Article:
Maryland was 13th in the FBS in passing offense last year, averaging 304.6 yards per game through the air. Quarterback Taulia Tagovailoa (Tua’s little brother) set just about every single season passing record at the school, and he returns along with a deep stable of wide receivers. The speedy Rakim Jarrett leads the way after amassing 829 receiving yards and five scores last year, and he’ll be joined by fellow big play threat Dontay Demus, who averaged over 18 yards per reception on the season. On top of that, the Terps also added Florida transfer Jacob Copeland, who led the Gators with 41 receptions and 642 receiving yards in his last year in Gainesville. This is one of the deepest receiver rooms in the Big Ten, and the Bulls secondary will have their hands full.

The run game is not quite as high powered for Locksley’s squad, ranking 91st in the country with 136.4 rushing yards per game and four yards per carry. Leading rusher Tayon Fleet-Davis is gone, but running back Colby McDonald showed great promise as a true freshman, averaging 5.4 yards per carry. All signs point to him being the lead back. Ramon Brown is a name to remember, who comes to College Park as a four star high school recruit. He figures to get some carries and provide a change of pace.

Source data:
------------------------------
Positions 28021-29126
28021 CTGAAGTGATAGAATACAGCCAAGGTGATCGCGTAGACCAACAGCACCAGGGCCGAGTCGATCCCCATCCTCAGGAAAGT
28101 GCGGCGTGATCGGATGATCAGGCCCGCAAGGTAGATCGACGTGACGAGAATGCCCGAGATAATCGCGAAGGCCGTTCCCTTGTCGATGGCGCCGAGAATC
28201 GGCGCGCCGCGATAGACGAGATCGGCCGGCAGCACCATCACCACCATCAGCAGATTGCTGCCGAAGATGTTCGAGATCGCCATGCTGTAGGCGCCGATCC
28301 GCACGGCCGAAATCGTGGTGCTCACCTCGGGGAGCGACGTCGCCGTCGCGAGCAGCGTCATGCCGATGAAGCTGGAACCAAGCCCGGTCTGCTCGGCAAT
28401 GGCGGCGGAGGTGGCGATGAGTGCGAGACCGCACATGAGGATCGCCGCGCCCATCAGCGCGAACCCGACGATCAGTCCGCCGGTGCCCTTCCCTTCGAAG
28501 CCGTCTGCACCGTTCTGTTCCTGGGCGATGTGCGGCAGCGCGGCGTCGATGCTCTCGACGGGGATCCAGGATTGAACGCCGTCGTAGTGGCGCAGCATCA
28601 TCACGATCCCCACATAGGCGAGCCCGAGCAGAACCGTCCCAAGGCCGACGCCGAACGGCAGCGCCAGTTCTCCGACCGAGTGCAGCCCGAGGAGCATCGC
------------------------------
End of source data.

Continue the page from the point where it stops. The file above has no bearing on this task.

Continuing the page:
The offensive line struggled at times last year, but there are four starters back and a few proven commodities. Left tackle Jaelyn Duncan was a Second Team All-Big Ten selection last year, and fellow senior Spencer Anderson provides versatility, having played both right tackle and center. Despite the individual talent in this unit, there were some issues in 2021. As mentioned previously, this is a team that only averaged four yards per carry on the ground, and this line also allowed Tagovailoa to be sacked on 5.1% of his drop backs on the season. Both of those marks ranked 11th in the Big Ten, and both need to be improved if the Terps want to return to a bowl game. Because of these struggles, you’d have to figure teams will bring the pressure against Maryland this year. Buffalo will likely be no different.

Defensively, things were a struggle last year for the Terps. This unit ranked 98th nationally in scoring defense, 99th in pass defense, and 85th in total defense. Only four starters return, and there will be some underclassmen that will be expected to step into the starting lineup.

The defensive line is the most solidified group on this side of the ball. Defensive tackle Ami Finau was an Honorable Mention All-Big Ten selection last year, leading the team with five tackles for loss and disrupting things in the middle. Next to him is fellow defensive tackle Mosiah Nasili-Kite, who was second on the team with four sacks. With two proven veterans in the middle, it’s not crazy to think that the run defense will be improved.